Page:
I recently saw (and shared) the graphic that appears below, “Ways You Can Help Your Favorite Indie Author,” and it got me to thinking: if you really enjoyed a book and want to see more books from the author, then you probably do want to help them. But not everyone knows hindieauthorow or has the time to search out all the various avenues that you can use to support their favorite author. So I’ve compiled a list, naturally using me as an example. But you can use these ideas to support any author, not just me. And while the graphic concentrates on Amazon, my list contains ideas and links to other sites as well.

  1. Purchase the book – It pays the bills! You can also click Store in the menu bar above
  2. Like the author on Facebook – More Likes means more eyes, which means more sales
  3. Follow the author on Twitter – Find out what your favorite author is up to
  4. Share the Author’s Facebook fan page or encourage friends to follow them on Twitter
  5. Like, Review, and Rate the book on Amazon – Amazon is THE #1 seller of books
  6. Like, Review, and Rate on Barnes & Noble – #2 still counts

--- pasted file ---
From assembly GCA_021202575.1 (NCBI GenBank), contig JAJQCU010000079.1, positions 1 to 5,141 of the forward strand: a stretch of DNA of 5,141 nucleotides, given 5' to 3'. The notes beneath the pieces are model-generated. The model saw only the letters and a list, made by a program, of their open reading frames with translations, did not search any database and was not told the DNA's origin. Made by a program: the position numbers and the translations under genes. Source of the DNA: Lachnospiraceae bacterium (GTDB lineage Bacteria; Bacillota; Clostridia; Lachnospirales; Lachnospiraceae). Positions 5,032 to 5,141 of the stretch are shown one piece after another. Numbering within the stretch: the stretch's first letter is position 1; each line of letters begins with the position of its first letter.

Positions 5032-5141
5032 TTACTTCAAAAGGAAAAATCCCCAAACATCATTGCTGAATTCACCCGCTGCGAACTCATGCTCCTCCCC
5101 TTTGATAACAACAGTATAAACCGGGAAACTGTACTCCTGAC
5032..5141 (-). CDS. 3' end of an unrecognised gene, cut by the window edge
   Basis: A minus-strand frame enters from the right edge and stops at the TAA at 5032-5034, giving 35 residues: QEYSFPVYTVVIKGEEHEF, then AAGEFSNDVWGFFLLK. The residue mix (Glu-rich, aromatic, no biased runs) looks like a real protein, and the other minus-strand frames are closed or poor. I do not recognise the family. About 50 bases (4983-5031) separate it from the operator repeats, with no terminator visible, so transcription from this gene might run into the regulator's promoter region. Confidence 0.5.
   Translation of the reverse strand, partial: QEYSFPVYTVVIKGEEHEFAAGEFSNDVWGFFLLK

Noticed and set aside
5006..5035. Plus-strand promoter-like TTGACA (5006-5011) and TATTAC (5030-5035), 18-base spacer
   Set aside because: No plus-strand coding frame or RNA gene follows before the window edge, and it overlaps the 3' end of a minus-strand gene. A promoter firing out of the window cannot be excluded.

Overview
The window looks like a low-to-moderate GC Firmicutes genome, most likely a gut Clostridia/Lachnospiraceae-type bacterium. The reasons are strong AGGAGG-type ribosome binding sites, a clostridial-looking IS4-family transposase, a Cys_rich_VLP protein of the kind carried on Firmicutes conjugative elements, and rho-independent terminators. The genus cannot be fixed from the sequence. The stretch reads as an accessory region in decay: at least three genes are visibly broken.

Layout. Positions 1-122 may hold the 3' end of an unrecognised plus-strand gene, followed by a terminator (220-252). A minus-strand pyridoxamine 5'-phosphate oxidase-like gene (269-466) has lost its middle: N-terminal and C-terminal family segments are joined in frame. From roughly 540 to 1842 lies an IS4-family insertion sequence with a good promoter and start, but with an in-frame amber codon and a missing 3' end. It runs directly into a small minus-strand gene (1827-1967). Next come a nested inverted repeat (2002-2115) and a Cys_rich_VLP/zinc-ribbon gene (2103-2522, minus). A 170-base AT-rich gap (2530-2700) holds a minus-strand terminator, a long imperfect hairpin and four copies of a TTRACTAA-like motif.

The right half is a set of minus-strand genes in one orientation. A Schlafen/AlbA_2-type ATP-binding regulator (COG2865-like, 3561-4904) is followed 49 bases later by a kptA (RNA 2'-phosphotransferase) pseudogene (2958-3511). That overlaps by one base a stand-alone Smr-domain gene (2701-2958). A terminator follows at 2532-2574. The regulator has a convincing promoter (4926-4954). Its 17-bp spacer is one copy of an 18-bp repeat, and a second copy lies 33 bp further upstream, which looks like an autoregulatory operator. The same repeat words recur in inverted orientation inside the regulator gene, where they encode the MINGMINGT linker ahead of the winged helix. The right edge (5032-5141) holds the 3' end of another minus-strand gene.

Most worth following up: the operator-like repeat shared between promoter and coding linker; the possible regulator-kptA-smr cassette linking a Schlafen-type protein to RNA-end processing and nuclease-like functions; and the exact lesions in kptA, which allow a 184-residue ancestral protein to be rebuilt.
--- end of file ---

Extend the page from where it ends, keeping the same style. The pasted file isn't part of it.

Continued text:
7. Rate and Review on Goodreads – Goodreads is a tremendous resource
  8. Pin the book on Pinterest – After all, Pinterest isn’t just for crafts
  9. Ask your favorite newspaper or magazine to review their books
  10. Donate a copy of the book to your favorite library – Share the love

Some of these suggestion might take a little time, but most take just a few minutes or even just a few seconds. Liking Small Things on Amazon, for example, would take less than 15 seconds of your time (yes, I timed it) and will help encourage Amazon to promote the book.

Unlike, say, Stephen King or J.K. Rowling, your favorite indie author probably doesn’t have a contract with a huge publishing house. If you want to see more of their work, support them not only by buying the book but by recommending the book to others via any of the suggestions above or by anything you’ve thought of that I haven’t. After all, word of mouth is still the best form of advertising.

 

 

 

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From Joe's writing

The walls of the library were covered in big maple bookshelves that ran from floor to ceiling, sporting volumes on plumbing, weaponry, martial arts, religion, ancient civilizations, and dozens of other topics. A huge wooden ladder lay against one bookshelf, attached at the floor and the ceiling via rollers. The room also housed three leather wingback chairs, another huge mildewed couch with clawed wooden feet, and even a radio that looked as though it might actually work were electricity still flowing through the grand old house. Everything was bathed in dust, and more than a few spiders, flies, cockroaches, and other assorted crawling creatures had decided to homestead the property. The entire second floor of the house was a virtual metropolis of bugs.

— Small Things, Chapter 20